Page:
Delia was now alone. But instead, as she had flattered herself of having her doubts resolved, she was more uncertain, more perplexed than ever. “What” cried she, “can all this mean? How strange, and how inexplicable! Is it a real person that I have seen, or is it a vision that mocks my fancy? Am I loved, or am I hated? Oh, foolish question! Oh, fond illusion! Are we not parted for ever! Is he not gone to seek the mistress of his soul! Alas, he views me not, but with that general complacency, which youth, and the small pretensions I have to beauty are calculated to excite! He had nothing to relate that concerned myself, he merely intended to make me the confidante of his passion for another. Too surely he is unhappy. His heart seemed ready to burst with sorrow. Probably in this situation there is no greater or more immediate relief, than to disclose the subject of our distress, and to receive into our bosom the sympathetic tear of a simple and a generous heart. His behaviour today corresponds but too well with the suspicions that yesterday excited. Oh, Delia! then,” added she, “be firm. Thou shalt see the conqueror no more. Think of him no more.”
In spite however of all the resolution she could muster, Delia repaired day after day, sometimes alone, and sometimes in company with her friend, to that spot which, by the umbrage of melancholy it wore, was become more interesting than ever. Miss Fletcher, could scarcely at first be persuaded to direct her course that way, lest she should again see the ghost. But she need not have terrified herself. No ghost appeared.
Disappointed and baffled on this side, Delia by the strictest enquiries endeavoured to find out who the unknown person was, in whose fate she had become so greatly interested. The result of these enquiries, however diligent, was not entirely satisfactory. She learned that he had been for a few days upon a visit to a Mr. Moreland, a gentleman who lived about three miles from Southampton.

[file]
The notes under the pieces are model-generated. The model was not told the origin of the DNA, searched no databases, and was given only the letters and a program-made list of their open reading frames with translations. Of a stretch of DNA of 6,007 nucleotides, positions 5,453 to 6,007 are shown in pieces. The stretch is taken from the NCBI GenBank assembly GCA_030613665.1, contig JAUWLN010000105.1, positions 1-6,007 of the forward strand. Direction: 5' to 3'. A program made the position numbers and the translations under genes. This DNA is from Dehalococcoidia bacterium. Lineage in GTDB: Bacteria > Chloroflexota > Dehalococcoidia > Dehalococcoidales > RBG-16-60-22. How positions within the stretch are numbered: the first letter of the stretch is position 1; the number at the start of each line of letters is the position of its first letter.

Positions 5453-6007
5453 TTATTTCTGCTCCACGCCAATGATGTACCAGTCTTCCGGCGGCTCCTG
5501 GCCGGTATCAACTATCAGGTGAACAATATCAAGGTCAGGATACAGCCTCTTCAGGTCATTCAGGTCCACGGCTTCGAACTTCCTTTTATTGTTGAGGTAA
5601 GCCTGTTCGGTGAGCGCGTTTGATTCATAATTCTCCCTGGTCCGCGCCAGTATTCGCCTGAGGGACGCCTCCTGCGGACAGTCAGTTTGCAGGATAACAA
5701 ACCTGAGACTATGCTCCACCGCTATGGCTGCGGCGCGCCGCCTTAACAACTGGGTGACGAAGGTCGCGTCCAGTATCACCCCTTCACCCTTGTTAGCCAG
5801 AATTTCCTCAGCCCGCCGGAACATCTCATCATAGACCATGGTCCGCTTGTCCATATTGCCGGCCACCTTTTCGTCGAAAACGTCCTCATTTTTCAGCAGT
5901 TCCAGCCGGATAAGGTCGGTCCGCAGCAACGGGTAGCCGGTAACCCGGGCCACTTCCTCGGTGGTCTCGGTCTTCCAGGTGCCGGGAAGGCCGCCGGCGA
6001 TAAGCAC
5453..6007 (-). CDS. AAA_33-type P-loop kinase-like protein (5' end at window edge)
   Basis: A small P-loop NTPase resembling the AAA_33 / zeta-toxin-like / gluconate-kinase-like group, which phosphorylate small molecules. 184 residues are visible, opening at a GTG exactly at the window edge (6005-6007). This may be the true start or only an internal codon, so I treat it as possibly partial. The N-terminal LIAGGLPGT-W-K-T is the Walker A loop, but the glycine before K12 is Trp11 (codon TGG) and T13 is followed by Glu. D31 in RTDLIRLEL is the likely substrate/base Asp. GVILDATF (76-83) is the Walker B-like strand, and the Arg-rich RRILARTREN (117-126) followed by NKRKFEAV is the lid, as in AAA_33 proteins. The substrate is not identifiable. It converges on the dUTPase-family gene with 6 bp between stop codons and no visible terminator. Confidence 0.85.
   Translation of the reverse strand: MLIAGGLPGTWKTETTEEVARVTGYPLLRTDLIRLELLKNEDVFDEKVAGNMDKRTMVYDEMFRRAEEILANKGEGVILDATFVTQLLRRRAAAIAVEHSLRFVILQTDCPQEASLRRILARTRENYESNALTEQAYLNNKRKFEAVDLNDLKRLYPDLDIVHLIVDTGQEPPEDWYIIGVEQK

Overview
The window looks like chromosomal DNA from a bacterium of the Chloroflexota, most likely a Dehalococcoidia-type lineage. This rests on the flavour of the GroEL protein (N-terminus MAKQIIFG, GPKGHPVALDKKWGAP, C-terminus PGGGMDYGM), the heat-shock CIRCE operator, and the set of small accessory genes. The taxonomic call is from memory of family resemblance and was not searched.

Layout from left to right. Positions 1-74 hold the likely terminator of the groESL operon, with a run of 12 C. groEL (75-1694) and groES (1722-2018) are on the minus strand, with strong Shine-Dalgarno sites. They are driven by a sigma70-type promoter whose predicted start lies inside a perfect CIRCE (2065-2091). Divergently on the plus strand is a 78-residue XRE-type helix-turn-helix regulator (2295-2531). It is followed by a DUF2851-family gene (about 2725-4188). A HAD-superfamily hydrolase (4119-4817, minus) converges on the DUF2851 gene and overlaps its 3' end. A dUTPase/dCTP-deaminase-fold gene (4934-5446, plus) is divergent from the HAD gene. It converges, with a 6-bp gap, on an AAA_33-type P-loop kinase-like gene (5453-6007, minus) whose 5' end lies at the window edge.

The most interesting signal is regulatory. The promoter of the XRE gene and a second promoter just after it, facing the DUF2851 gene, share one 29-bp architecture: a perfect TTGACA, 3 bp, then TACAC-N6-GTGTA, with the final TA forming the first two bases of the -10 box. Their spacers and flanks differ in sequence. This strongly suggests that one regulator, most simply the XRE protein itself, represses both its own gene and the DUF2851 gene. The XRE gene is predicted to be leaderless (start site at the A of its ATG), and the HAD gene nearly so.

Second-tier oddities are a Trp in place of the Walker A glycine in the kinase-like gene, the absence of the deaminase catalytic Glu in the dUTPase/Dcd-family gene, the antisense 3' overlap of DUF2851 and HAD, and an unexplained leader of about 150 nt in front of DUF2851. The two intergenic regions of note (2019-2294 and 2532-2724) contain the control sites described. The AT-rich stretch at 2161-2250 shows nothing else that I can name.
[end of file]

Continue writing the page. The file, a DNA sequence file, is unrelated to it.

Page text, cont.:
Mr. Moreland was a person of a very singular character. He had the reputation in the neighbourhood of being a cynic, a misanthrope, and a madman. He kept very little company, and was even seldom seen but by night. He had a garden sufficiently spacious, which was carefully rendered impervious to every human eye. And to this and his house he entirely confined himself in the day-time. The persons he saw were not the gentlemen of the neighbourhood. He had no toleration for characters that did not interest him. When he first came down to his present residence, he was visited by Mr. Hartley, Mr. Prattle, squire Savage, lord Martin, and all the most admired personages in the country. But their visits had never been returned. Mr. Prattle pronounced him a scoundrel; squire Savage said he was a nincompoop; and lord Martin was near sending him a challenge. But the censures of the former, and the threats of the latter, had never reached his ears. His domestics were numerous, but they were hired from a distance, and were permitted as little communication as possible with the powdered lacquies of Southampton. Of consequence, however much the unaccommodating conduct of Mr. Moreland disposed his neighbours to calumniate him, scandal was deprived of that daily food which is requisite for her subsistence, and the name of that gentleman was scarcely ever heard.